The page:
I watched the chickadees and cardinals go to the feeders, flitting back and forth to the trees and bushes. I listened to a woodpecker drumming on the dead apple tree branch. And I heard the sound of branches creaking in the light breeze.

I breathed deeply. Chores can wait. Books will gather dust. Essays and charting and blog posts even will get done… or not.

IMG_7813What I really needed to do was be IN Creation. To jettison the expectations I put on myself, and to remember… to pray… to reflect on this Lenten journey, soon to be ending with the celebration on Easter morning.

I sat on a bench in the sun, drinking it all in. I walked the labyrinth in the back yard and realized it needed attention. It was time to clean away the deadfall of branches and rake away the leaves. To stop and look around me and see the change coming and relish it. To see the traces of winter, the places where the ground is still hard and cold, and also the places where the grass has begun to grow.

I sense the stirring. I know that the songs of the Resurrection are coming. But first, I wait and walk and wait some more.

IMG_7817I noted this old fencerow on our property. It is part of an old orchard road where, generations ago, the apple trees were planted and the fence strung up to prevent livestock from getting in the orchard. It reminded me that the echoes of generations past gave me life and purpose and fire to keep going, keep growing.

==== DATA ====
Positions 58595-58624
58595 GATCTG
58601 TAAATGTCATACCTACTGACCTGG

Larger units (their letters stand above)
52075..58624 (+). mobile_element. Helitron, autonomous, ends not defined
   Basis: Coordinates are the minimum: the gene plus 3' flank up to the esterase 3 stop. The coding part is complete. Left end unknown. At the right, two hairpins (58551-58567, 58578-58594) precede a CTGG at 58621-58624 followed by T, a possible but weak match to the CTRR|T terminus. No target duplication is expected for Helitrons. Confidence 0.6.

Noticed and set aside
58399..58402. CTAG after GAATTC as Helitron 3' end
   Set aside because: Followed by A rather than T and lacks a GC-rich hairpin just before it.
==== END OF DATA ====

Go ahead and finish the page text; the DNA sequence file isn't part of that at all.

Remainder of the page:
This is the work of the Spirit in my life. She leads, suggests but never presses. She points out the fenceposts and reminds me of the paths of the faithful. She highlights obstacles and suggests a way around it. She breathes life into my tired, cold, wintering-over heart.

And I realize, with a kind of dull and slow awakening, that even in the days where I felt it was pointless, and basically “phoned it in” at work and home, God was working. Through me. In me. In spite of me. From the pile of dead branches to the leaves that blew in across the fence, God has been and always will be at work, behind the scenes, underground, in the coldest, driest, hottest or iciest days.

Joan Chittiister wrote:
“Everywhere I looked, hope existed – but only as some kind of green shoot in the midst of struggle. It was a theological concept, not a spiritual practice. Hope, I began to realize, was not a state of life. It was at best a gift of life.”

IMG_7802Wherever I go, in my next steps and moments, I walk with a little more confidence and faith in the God who walks with me.

In the struggle, there is peace. And there is surely growth.

Walking towards the Resurrection this week – may you experience the encouraging words of the Spirit.

TBTG

Photo-A-Day: Meditate

One of questions I was asked at my boards last week was, “What do you do for YOU?”

What they wanted to know was how I cared for myself. As one board member said, “Chaplains last about 2-3 years  in a hospice position. What are you doing for your career’s longevity?”

I answered, “Pedicures!”

The men looked confused. The women on the panel laughed knowingly.

Chaplains are on our feet for several hours a day. Our feet take a lot of abuse. I quickly learned to leave my pride at the door and wear comfortable shoes with good support. I also learned that “preechin’ shoes” are not the same thing as “chaplain shoes.” I can stand for hours in my chaplain shoes. I can only stand for a few hours in preechin’ shoes.

But a pedicure is also a kind of meditation. I can zone out with my feet in a massaging foot bath. With the massage chair humming (key of B-flat) and the jets swirling water around my ankles… Ahhhhhhhh…

Or should I say “Ommmmmm…”